On February 21st 2018, Carleton University invited applications, nominations and expressions of interest for the Allan Slaight Chair for the Study of the Conjuring Arts.
That’s right, Carleton U is looking for a magic studies professor. On March 14th, 2018 – I applied. Completely under-qualified, yet hopeful. Today I share why.
Here is an excerpt from the article outlining the new chair position. You can read it in full here.
“Endowed by the Slaight Family Foundation with a $2 million leadership gift that has been matched by Carleton, this Chair reflects Allan Slaight’s lifelong dedication to, intellectual interest in, and scholarship on magic, and complements the Foundation’s recent donation of over 1600 texts on deception to the University. Areas of research related to the conjuring arts encompass a variety of fields, including psychology, history, literature, communication, media, religious studies, and theatre. Focusing on perception, illusion, deception, influence, and the history of magic, the study of the conjuring arts is an evolving area that represents a respected and growing academic area of study.”
A future post will reveal the details of what I sent Laverne Smith & Associates (the executive search consultants responsible for the hiring process) in detail. For now, I’d like to begin with a brief explanation, discussing why I spent about $150, and 20 hours of my time to take part in the process. Especially when I was already fairly sure I knew who Carleton would eventually hire for the role of chair.
I found out about the new position through social-media based word-of-mouth. I got extremely excited. In the same week I also found out about the premiere of a show on ABC called Deception.
It was a magical week! A good week for magicians everywhere.
The bottom line is, anything that enters the public’s eye with a magic side to it, is great news! Magic means a lot to me.
Even though I knew the position at Carleton would be offered to the same person whose name I sealed in an envelope (labeled PREDICTION) and taped outside the University President’s Office window…I applied to be that chair. Why?
Well, getting the job wasn’t really the goal of applying. The reality is, there is much more on the line than just an awesome-sounding job description, and potential salary. Two other things immediately jump to mind:
Gratitude & Credibility.
First, to demonstrate my gratitude let’s begin by considering my secondary education. I went to a high school in Welland, Ontario. For the first two years of my time there, a drama course wasn’t offered. At the beginning of my 3rd year there, I did some research, surveyed, petitioned, got some support, and approached my school’s new principal with a bold idea: I would help develop a Dramatic Arts program at our school. He said yes, and that’s exactly what happened. I got enough interest, worked with an assigned teacher. Developing course work, assisting in the instruction, as well as mounting a piece of devised theater at the end of the year.
To emphasize, I couldn’t take Drama for the first two years of my high school life. The reasons that were cited: Lack of funding & lack of interest. I was desperate to learn more about the performance side of my craft. Meanwhile, at some of the other high schools in the region, some kids my age were probably skipping that course, calling it a bird course and getting high on the marijuana. Perception is everything.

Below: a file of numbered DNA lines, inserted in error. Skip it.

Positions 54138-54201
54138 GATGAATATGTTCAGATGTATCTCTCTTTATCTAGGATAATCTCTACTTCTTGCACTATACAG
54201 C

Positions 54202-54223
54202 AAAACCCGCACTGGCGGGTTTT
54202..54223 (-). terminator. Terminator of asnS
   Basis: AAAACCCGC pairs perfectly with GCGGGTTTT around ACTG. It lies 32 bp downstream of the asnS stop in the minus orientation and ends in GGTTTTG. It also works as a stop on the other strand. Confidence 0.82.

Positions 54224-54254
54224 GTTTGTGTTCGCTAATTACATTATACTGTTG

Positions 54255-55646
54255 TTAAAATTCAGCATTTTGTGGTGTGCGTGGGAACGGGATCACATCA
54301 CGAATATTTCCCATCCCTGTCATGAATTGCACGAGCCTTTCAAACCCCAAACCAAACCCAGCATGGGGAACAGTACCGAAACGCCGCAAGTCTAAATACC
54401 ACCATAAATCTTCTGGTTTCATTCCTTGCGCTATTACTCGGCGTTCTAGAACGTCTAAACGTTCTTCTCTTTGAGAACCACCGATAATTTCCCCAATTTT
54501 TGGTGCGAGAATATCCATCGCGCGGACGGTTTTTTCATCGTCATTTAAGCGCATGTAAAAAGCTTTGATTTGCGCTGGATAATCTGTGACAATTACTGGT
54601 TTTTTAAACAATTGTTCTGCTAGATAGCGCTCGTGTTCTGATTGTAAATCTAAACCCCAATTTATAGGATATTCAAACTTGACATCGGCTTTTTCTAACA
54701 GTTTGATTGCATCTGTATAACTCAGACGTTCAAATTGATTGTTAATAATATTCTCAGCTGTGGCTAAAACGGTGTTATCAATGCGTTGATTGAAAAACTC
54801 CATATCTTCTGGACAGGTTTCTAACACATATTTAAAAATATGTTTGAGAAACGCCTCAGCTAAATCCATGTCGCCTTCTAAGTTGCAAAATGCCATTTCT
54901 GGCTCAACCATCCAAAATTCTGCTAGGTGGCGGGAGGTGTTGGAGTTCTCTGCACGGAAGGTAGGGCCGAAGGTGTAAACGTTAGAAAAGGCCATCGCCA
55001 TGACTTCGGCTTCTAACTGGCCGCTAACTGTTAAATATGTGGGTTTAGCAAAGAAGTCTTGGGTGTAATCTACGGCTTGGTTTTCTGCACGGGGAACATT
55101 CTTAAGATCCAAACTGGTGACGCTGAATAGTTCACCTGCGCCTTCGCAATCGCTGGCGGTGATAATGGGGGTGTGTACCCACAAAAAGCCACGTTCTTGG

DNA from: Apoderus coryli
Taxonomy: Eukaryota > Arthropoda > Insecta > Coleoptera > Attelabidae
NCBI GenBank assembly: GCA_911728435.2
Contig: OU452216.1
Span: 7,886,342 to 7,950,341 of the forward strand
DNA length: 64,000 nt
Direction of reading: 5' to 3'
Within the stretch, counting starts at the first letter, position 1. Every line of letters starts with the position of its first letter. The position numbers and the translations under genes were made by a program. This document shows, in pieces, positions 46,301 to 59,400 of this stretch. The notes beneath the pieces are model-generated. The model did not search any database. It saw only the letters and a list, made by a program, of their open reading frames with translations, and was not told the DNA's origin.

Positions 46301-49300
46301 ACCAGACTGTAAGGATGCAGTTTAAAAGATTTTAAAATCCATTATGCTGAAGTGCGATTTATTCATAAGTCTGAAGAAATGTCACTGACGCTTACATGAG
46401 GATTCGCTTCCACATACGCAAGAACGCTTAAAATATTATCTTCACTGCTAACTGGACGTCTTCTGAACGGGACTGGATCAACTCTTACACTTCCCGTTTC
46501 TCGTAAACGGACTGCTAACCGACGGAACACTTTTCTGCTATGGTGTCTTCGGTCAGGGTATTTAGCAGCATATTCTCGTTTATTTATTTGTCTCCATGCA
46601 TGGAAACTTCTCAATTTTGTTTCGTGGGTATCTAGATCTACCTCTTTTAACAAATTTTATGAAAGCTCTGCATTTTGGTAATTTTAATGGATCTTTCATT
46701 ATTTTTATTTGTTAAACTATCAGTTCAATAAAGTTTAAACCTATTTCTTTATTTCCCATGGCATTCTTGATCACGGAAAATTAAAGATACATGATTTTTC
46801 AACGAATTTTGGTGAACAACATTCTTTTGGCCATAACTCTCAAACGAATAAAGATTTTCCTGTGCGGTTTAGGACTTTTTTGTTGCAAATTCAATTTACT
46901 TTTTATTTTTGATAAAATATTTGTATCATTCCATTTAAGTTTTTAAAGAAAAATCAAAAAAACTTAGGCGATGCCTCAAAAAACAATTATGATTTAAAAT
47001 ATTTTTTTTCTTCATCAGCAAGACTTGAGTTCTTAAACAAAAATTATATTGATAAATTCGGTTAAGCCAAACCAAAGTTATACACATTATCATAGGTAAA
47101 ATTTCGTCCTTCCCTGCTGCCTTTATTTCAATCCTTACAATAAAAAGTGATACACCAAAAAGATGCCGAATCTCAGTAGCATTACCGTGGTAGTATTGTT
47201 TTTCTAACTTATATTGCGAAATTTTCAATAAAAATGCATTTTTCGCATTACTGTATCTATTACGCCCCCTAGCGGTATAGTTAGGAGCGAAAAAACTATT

Second, the credibility that comes with the fact that this area of study now exists, in such a traditional and credible education environment is absolutely fantastic. It ties into my sense of gratitude for the Slaight Family Foundation, as well as the administrative powers that be at Carleton. For years, myself and a handful of other magicians have worked on casting magic in a new light.
Personally, I have held meetings with managing committees, members and admin personnel from various educational institutions (Ontario Science Center (OSC), Niagara Catholic District School Board and Saint Andrew’s College to name a few) proposing the idea of putting magic programming into the curriculum.
Offering ideas to do so in a full-time and part-time manner, even if on a trial basis. So far, nobody has taken the bait. Though I did appear at the OSC in a series of recurring workshops and shows, they decided against taking on “The Science of Perception” as a full-time exhibit.
While it is sometimes disheartening to think of the amount of times I have been rejected. Worst yet, told: “That’s an incredible idea, I really like the sound of that.” Only to have absolutely no results or action come from the supposedly interested party. I do not have any contempt for the parties I mentioned above (nor for the ones I didn’t mention). I’m bringing up my previous attempts, because it is exciting to know that if I now approach someone with a similar proposal; Not only can I send them the 12 page document I sent off in my recent application for this chair position. I can also now direct them to the Carleton University website (which has a Conjuring Arts program on it). Beautiful. I’d always like to be seen as a serious player on the field. The full article on the University’s website mentions a budget for”visiting scholars, conferences, and student support”. Ultimately, I’d love to be cast as any one of those.
To sum it all up, magic made some big leaps forward this year, and it’s only March of 2018. I’m excited to see what will happen next. Come back soon, because I will share the specifics of what I submitted to the University (including the full 16 Week Course Proposal), as well as a brief account of why I think taking this all so seriously, is important. For magician, and muggles alike.
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